Speed, Nostalgia, and Awkwardness

The funniest gag in The Flash happens in an alternate timeline and involves the infamous Eric Stoltz cut of Back to the Future. Stoltz was replaced (of course) by Michael J. Fox partway through production when the creative team didn’t think Stoltz fit the part. It’s ironic then – The Flash exists in its own alternate timeline where Ezra Miller was wrongly cast in the lead role, except that’s the version we got in this universe.

That’s not in reference Miller’s off-screen behavior, deplorable and embarrassing as that is. This is strictly on-screen, where the needed charisma to play Barry Allen is there, but Miller comes off as hopelessly forced and inauthentic, playing an awkward teen-ish superhero… awkwardly. He’s peak introvert, placed in front of the camera and asked to do non-introvert things but can’t seal the authenticity. Or at least, that’s how it appears on screen.

Underneath this movie Flash is a strong, worthwhile script that’s worth producing

Miller’s bad vibes are stitched together with obvious nostalgia. A little after after Marvel drew applause for mixing multi-verse Spider-Men in No Way Home, The Flash tries the exact same thing, expecting the same response. It’s too designed and obvious to work, the type of thing drawn on a board room whiteboard during a committee meeting, with lots of lines connecting each point to solve the Marvel formula, as if this were some mathematical equation.

Being honest, yes, it’s fantastic to see Michael Keaton in a bat suit again, to hear the iconic Danny Elfman theme, and to explore other bizarre what-ifs in the DC cinematic history. The script nails a number of gags dead on, producing laughs that make it easier to stick with Miller’s stiff performance. Every seam is evident though, as if watching a series of contract negotiations (with both actors and their families), while executives cheer as their money allows them to reveal numerous likenesses through surreal, imprecise CG effects. But, they never understood the why of it – why Spider-Man worked as it did, which was lucky post-pandemic timing as much as execution.

Outside of the humor, Barry Allen’s struggles and emotional scars from his mother’s passing work wonderfully, even better than The Flash TV series, and that had season upon season to build on that same story point. Underneath this movie Flash is a strong, worthwhile script that’s worth producing. Then came the panic about Ezra Miller, and the desperation to off-set it. That’s where The Flash went awry.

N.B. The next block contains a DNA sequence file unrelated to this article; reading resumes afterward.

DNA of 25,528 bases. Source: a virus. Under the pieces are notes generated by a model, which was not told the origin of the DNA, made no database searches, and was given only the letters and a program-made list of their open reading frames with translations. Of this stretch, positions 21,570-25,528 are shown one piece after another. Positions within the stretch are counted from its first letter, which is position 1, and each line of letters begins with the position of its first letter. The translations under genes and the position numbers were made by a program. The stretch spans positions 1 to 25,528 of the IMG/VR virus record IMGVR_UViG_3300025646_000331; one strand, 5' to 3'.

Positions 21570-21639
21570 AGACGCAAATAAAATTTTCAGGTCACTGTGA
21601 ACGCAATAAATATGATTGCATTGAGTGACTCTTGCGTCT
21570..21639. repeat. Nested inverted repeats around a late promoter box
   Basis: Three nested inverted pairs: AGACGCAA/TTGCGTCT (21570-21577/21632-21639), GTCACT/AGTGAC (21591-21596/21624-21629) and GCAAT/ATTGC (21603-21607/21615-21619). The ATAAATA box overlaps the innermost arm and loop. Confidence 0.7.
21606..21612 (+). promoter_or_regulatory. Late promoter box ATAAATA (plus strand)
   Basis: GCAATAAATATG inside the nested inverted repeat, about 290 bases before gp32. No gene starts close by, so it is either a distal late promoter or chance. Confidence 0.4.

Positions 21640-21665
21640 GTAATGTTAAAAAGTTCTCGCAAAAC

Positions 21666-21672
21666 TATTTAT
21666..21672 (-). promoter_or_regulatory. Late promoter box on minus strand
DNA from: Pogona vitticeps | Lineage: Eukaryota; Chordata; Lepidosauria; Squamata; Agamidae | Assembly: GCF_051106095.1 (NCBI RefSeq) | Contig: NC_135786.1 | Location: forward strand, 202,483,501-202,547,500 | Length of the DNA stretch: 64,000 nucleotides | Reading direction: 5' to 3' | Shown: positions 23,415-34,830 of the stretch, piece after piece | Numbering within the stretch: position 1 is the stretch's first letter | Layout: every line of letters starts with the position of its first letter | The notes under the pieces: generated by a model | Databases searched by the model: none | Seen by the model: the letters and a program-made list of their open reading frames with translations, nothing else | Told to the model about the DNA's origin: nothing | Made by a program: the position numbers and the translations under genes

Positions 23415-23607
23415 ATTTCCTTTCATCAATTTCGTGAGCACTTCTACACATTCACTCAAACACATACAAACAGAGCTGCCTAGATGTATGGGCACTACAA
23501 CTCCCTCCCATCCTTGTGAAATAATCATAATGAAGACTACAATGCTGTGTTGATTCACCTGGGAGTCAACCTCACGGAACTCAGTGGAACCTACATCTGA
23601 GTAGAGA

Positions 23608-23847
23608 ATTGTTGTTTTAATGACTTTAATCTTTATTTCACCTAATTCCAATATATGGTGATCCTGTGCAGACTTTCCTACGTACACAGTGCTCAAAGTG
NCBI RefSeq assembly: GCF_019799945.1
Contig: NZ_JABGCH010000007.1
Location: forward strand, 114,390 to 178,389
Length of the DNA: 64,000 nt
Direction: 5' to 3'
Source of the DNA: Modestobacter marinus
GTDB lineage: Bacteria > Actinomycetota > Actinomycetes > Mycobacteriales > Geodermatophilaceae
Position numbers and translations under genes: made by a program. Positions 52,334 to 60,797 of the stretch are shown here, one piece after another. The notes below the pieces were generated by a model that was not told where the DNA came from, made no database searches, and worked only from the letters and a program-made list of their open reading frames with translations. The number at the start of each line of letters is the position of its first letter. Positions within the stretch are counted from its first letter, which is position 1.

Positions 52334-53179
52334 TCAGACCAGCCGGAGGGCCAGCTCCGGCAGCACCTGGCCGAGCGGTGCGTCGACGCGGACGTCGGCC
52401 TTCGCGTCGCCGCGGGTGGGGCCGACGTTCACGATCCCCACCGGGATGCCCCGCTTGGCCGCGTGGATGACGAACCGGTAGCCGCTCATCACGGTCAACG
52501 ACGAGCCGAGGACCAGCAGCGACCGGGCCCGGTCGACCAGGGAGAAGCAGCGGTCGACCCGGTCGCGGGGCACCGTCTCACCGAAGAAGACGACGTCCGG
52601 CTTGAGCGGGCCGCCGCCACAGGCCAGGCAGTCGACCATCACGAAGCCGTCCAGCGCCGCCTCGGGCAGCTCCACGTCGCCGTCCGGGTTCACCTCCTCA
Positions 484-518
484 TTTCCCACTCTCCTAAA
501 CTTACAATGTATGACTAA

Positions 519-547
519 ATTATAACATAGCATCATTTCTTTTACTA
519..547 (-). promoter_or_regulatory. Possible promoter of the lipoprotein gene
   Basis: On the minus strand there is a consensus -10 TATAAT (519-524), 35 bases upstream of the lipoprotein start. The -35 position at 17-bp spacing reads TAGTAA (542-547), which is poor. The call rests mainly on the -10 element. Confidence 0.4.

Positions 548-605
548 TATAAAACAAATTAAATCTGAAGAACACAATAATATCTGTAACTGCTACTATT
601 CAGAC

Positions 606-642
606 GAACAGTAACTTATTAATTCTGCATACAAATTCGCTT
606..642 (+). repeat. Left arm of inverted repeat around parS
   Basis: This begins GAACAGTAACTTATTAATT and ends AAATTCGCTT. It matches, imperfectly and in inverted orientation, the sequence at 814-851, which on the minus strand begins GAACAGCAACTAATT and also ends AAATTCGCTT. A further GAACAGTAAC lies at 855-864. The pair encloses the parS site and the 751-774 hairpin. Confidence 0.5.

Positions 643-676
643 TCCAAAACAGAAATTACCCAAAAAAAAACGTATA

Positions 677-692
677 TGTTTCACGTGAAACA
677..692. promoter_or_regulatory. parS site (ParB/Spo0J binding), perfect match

A 4K source helps this Blu-ray presentation, even if the uneven encode struggles a bit with a faux grain structure; typically that’s a background problem, but does slightly erode the top-end texture in spots, however minor. Otherwise, the definition looks wonderful, the sharpness on-point, and the clarity runs high.

Color often shifts the palette, sometimes flatter grays and blues, other times hyper-vibrant (especially the speed running, with yellow sparks and the intense red suit). Scenes can offer pastels, cold teals, and other stylistic choices.

The Flash looks hyper-bright much of the time, assuming the scene in question isn’t at night (although highlights still stand out). Interiors reach a point where they intentionally clip and frequently to add a dream-ish touch. Superior black levels help give The Flash outstanding depth.


Things start with a hearty low-end from various engines, Barry’s super speed, and collapsing buildings. It’s satisfying, thick, and deep in range. Zod’s attack on Metropolis, dropping debris and beam weapons, is sensational. Excellent stuff.

Directionality bounces all around this Dolby Atmos track, including the heights. Especially prominent, even amid the action, is the score, beautifully sweeping into every speaker. Gunshots and vehicles pan between each channel with accuracy expected of a production at this scale. Sparks from super speed whip overhead and behind whenever activated. Russian winds cut through the soundstage in a fantastic ambient touch.

What’s missing is volume, the mix pinched in the top end. The Flash needs a little extra bite there, the kick lacking. Still, it’s an overall excellent track, but a point off from the best.


A better-than-usual 36-minute making of has personality and energy. That’s well worth watching. A peak at Keaton’s return and another on Supergirl follow. A scripted podcast and a look at the recording session/making of is less than two-minutes long.

Full disclosure: This Blu-ray was provided to us for review. This has not affected the editorial process. For information on how we handle review material, please visit our about us page to learn more.

The Flash (2023)
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There’s no denying The Flash contains numerous, entertaining moments, but it’s let down by the obvious, forced nostalgia and its star.

User Review
4.5 (2 votes)

The following six screen shots serve as samples for our subscription-exclusive set of 49 full resolution, uncompressed HD screen shots grabbed directly from the Blu-ray:

One thought on "The Flash (2023) Blu-ray Review"

  1. The Phantom Stranger says:

    I believe the movie’s box office potential was decimated before release with Gunn announcing his entire reboot of all DC films. The bad publicity for its star didn’t help, a controversial casting choice even before Ezra’s problems came to light.

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